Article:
Bart Layton, writer and director of American Animals released his first feature in 2012 to critical acclaim. The Imposter was a true crime documentary that no doubt would have been huge if it came out a couple of years later, after the true crime documentary craze exploded. The film accounts through interview and reconstruction the tale of a young man who conned a family into believing that he was their long missing son. It’s a compelling story, made more so by the fact that the main interviewee taking us through events is the fraudster himself.
We would see this reflected in the success of Serial later on. People’s interest is piqued by the possibility to access the guilty party. We all are convinced that we are rational clear-minded people, in the presence of enough evidence surely we should be able to be a perfect arbiter of guilt. There’ll come a point when we can tell if we are being lied to.
The last few spiralling episodes of Serial (Season 1) are about facing the preconceptions that we hold about our own surety. Or refusing to face them as some listeners on a still active subreddit still investigating and litigating the case can aptly prove. We must find a way to live with our doubts, in the same way that those involved must learn to live with what they did.
I’m not going to call American Animals a documentary. Despite featuring prominently interviews with the four would be criminals who attempted a bungled robbery of rare books from a university library, it doesn’t seem to be at all interested in documenting the event. Rather, it feels that the recollections of these men, now all having served their time, will lend an interesting texture to the events that we’re witnessing unfold.
It does, at first. Layton uses the haziness of their recollection for all manner of fun directorial tricks, overdubbing lines, changing up locations and confusing the order of events depending on whose narration we’re taking in the moment. It allows the film to become something of a shared memory play, bowling through the exciting early stages of crime planning with an affable looseness that comes drawn from the haze of time.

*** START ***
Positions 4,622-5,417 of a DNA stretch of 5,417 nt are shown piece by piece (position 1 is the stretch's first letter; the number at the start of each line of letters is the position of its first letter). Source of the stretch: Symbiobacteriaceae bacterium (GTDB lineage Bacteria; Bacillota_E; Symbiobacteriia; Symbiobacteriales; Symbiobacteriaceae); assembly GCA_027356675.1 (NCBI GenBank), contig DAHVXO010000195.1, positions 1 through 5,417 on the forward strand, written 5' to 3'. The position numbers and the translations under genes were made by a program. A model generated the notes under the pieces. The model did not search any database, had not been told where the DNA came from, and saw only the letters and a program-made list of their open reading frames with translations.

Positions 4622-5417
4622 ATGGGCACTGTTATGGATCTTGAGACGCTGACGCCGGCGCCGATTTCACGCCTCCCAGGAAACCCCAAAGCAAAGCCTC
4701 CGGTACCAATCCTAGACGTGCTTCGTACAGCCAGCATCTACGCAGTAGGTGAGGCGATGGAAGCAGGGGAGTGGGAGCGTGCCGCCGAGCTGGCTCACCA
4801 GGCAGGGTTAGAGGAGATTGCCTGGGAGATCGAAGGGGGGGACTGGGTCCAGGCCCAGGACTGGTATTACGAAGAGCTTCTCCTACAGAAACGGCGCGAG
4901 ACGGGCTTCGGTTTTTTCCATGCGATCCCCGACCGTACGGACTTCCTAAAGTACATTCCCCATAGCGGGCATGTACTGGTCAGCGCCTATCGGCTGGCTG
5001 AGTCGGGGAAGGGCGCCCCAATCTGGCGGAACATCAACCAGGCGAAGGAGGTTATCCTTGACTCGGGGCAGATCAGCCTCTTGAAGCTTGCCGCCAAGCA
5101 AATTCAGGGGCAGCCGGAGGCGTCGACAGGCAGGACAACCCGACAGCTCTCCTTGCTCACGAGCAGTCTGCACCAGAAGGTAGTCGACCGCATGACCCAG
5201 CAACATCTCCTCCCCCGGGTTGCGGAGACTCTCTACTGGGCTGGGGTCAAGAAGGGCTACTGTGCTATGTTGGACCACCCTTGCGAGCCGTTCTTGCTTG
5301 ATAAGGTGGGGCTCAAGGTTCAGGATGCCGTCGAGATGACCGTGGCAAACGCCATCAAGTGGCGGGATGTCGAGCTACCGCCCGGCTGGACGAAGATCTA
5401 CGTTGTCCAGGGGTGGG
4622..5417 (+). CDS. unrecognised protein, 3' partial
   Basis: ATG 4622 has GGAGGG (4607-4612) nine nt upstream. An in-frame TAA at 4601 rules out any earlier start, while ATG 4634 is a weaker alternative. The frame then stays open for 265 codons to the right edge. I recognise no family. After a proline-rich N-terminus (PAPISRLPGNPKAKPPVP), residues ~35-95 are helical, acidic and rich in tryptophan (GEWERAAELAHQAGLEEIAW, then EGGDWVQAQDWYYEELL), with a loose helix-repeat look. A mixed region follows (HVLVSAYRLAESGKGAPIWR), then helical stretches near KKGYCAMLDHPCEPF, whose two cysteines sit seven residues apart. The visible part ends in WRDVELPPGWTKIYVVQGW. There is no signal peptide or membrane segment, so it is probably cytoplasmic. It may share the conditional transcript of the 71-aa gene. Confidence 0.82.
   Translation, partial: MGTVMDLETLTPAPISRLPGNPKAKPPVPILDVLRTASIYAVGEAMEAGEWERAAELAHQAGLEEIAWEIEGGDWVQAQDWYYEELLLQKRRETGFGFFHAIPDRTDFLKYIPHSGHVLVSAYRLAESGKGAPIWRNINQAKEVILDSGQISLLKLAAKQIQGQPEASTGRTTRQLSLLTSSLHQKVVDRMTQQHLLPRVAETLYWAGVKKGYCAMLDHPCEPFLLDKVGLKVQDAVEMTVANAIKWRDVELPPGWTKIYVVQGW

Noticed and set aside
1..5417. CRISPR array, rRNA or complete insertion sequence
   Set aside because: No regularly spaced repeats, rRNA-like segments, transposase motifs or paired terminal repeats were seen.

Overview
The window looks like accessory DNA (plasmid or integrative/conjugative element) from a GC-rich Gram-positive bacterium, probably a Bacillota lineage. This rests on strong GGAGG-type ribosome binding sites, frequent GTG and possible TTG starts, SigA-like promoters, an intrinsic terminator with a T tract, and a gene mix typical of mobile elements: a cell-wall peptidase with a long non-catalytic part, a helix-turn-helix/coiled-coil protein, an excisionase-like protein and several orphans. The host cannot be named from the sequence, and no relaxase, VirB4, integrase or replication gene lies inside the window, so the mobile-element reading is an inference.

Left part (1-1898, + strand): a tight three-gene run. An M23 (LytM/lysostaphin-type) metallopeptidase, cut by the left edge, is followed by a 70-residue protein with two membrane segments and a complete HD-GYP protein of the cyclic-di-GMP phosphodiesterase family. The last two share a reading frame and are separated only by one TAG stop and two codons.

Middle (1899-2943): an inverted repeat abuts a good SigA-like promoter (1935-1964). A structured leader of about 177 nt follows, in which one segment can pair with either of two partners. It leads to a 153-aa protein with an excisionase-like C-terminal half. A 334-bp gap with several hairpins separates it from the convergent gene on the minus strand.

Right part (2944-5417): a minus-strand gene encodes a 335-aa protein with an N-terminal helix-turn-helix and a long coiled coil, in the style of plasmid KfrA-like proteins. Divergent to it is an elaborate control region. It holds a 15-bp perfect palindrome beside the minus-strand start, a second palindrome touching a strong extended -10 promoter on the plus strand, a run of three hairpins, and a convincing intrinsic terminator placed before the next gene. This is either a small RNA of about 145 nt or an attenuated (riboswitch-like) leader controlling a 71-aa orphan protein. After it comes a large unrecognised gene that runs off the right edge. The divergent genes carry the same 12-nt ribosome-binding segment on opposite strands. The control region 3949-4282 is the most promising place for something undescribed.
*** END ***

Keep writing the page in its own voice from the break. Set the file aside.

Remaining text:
Then we get to their attempted execution of it and the film’s device stalls itself flat. All these grown men have their feelings upon what happened, they all mostly seem to regret it. But they’re all there. They all agreed to be interviewed. We’ve watched them all as they’ve excitedly built us up to this point and suddenly, as they sit there — ashen faced, shameful — the film’s manipulation becomes apparent. When seeing these men for the first time it felt like all this texture might build into something. It does not.
These men did something bad and now they feel sad. That’s all we’re going to get out of them. I am unsure if the interviewer chose not push their subjects into a deeper exploration of the areas they felt uncomfortable, or if those responses were simply not included in the edit. Not to do so however, is in this case not a justifiable choice. To present it the way it does provides us a comforting narrative: dumb kids who make bad decisions can change.
These folks were at college though. They were about the same age that I am now. They were adults making grown decisions and as no good, very bad as they feel now; creating what comes close to an advertisement of their current upstanding moral character feels incomplete without demonstration that they have put in the work. Structuring an entire film to create the sense that it has been achieved is not that. For some of them the most that we get out is a frank admission that they haven’t.
Whatever intent the filmmakers had in including these segments has been diluted down to the point that it is no longer apparent. Without that, despite the whole film being directed slickly enough, its most exciting element is moot. The young cast plays it well, but one senses that in the adaptation of the story the group dynamic may have been streamlined somewhat: good kid, bad kid, nerd, jock. The four leads though: Evan Peters, Barry Keoghan, Blake Jenner, and Jared Abrahamson find sufficient detailing within those archetypes to carry through a feature, and reassuringly don’t play to flatter the real life folks they share the screen with.
But the film does though, in that same way that the legion of films that have come in the wake of The Wolf of Wall Street do because their directors aren’t as accomplished at handling character as Scorsese. So, as charming as it is (and I sincerely hope Layton’s next project is better conceived), it cannot be excused.
American Animals is currently screening in UK cinemas.